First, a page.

Medical Qualifications 

Dr Adeola Olaitan qualified at University College London Hospital in 1987 before going on to be awarded a Medical Doctorate from the same university. She undertook further training in general obstetrics and gynaecology followed by a sub-specialty Fellowship in Gynaecological Oncology at St Michael’s Hospital, Bristol. Dr Olaitan is a Fellow of the Royal College of Obstetricians and Gynaecologists.

Medical Experience

Dr Olaitan was appointed a Consultant at the University College London Hospital (UCLH) in 2002 and is currently clinical lead of the Gynaecological Cancer Centre. She sees patients privately at The Harley Street Clinic, London and at The Portland Hospital, London as a gynaecological oncologist and as a general gynaecologist.

She is a member of the British Gynaecological Cancer Society and the International Gynaecological Cancer Society. Dr Olaitan is also Medical Expert for Eve Appeal Cancer Charity and Jo's Trust Cervical Cancer Charity as well as being the Media Spokesperson for NHS Cervical Screening Programme for which she has appeared on BBC London News, Radio 4 Woman's Hour, ITV, Cosmopolitan magazine and Top Sante magazine. She is presently an Honorary Senior Lecturer at the University College London Hospital and has written over 30 peer-reviewed publications and book chapters.

Dr Olaitan is accredited in colposcopy of the cervix for patients with abnormal smear results and has a particular interest in patients with cervical cancer, endometrial (womb) cancer, ovarian cancer and vulval cancer. She is a specialist in minimally invasive surgery and in maintaining quality of life in patients following cancer treatment.

Dr Adeola Olaitan's Places of Practice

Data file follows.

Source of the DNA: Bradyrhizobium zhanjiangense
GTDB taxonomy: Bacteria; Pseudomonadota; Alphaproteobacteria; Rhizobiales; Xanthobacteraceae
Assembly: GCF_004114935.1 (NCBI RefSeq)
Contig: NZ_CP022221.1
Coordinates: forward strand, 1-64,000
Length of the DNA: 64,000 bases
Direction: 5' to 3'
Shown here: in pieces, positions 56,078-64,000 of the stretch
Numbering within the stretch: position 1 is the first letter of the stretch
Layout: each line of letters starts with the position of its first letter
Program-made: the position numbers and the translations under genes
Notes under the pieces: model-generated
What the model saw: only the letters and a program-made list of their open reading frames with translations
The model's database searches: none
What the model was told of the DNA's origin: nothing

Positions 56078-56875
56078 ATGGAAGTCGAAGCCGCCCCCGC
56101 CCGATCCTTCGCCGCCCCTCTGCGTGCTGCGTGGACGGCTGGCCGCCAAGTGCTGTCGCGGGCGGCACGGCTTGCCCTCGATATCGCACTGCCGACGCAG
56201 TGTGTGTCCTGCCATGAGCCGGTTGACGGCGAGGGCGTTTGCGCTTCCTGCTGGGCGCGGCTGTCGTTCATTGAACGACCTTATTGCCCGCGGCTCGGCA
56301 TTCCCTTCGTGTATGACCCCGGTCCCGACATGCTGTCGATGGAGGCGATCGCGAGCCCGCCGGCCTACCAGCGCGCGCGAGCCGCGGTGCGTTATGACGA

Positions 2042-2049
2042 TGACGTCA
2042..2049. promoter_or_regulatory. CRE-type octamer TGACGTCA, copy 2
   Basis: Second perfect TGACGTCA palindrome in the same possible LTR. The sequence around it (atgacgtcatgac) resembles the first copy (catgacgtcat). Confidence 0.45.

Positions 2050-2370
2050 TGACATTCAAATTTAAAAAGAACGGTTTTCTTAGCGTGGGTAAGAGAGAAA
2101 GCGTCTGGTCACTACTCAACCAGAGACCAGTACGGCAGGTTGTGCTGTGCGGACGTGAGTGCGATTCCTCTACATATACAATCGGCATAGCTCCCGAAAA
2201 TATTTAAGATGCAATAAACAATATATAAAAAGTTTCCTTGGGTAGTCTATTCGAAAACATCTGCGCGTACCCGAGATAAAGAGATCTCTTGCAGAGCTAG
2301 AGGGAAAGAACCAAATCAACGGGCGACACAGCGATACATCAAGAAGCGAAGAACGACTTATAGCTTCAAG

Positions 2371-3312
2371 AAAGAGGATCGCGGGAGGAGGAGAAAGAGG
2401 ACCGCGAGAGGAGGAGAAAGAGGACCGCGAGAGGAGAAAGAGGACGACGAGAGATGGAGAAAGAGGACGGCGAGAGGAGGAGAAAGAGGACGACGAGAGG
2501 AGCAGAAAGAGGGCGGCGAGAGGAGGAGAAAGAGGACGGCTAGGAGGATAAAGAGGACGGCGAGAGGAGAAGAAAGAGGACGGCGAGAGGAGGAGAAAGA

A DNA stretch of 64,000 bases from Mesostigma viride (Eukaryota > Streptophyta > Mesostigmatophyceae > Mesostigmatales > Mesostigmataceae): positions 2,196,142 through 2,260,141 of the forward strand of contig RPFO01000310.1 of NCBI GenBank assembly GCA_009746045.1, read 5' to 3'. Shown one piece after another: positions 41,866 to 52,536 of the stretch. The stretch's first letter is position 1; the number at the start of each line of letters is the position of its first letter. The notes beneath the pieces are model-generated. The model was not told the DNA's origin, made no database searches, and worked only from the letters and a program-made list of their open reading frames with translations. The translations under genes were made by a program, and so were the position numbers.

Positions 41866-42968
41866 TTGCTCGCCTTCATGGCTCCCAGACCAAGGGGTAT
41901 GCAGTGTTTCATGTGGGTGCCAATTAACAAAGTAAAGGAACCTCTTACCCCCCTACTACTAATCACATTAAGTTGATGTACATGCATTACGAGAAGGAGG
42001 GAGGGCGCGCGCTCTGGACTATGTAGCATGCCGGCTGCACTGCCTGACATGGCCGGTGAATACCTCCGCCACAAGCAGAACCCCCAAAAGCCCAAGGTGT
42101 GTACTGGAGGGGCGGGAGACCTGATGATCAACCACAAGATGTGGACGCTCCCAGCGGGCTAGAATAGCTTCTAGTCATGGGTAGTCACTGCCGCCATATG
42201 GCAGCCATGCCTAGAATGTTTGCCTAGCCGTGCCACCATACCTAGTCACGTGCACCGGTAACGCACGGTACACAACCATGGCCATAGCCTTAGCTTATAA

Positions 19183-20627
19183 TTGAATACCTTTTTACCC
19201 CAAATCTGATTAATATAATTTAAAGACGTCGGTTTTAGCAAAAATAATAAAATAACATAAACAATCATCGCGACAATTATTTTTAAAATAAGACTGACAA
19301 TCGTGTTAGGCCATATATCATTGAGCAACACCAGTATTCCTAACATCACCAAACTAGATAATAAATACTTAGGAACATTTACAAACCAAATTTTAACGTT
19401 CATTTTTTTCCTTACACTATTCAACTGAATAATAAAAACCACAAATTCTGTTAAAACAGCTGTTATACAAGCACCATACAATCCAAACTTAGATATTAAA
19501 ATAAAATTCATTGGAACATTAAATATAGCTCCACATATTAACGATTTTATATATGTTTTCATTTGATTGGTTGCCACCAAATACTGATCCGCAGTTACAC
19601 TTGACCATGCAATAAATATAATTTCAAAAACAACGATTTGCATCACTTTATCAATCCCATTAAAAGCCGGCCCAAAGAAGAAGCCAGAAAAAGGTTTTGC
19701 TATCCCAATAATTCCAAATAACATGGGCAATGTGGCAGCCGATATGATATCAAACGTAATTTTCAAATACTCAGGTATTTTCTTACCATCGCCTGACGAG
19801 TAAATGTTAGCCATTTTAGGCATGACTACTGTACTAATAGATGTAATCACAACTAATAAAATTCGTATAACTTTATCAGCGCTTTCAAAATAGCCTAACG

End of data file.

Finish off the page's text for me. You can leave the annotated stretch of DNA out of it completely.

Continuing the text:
The Harley Street Clinic

35 Weymouth Street

Articles written by Dr Adeola Olaitan
  • Why the cervical cancer screening age does not need to be lowered

    Recently, a campaign led by MPs Mark Spencer and Andrew George, has called for the screening age for cervical cancer to be lowered. This was prompted by the sad case of a young lady who died from cervical cancer under the age of 25. While the fear and concern that this has raised is understandable, it is important for young women to understand the facts behind the decision to start screening at 25 years.

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  • An Overview of Gynaecological Cancers

    Gynaecological cancers are not common, particularly in the UK. If we add all the gynaecological cancers that occur each year together, they account for less than half of the cases of breast cancer. However, women may be concerned about the possibility of gynaecological cancers because, unlike breast cancer, the gynaecological organs are not easily visible. It is therefore important for women to be aware of the various screening programmes for gynaecological cancers that exist and to also be aware of symptoms so that disease can be detected early when a full cure is usually possible.

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  • The links between diet, obesity and endometrial (womb) cancer – diagnosis and treatment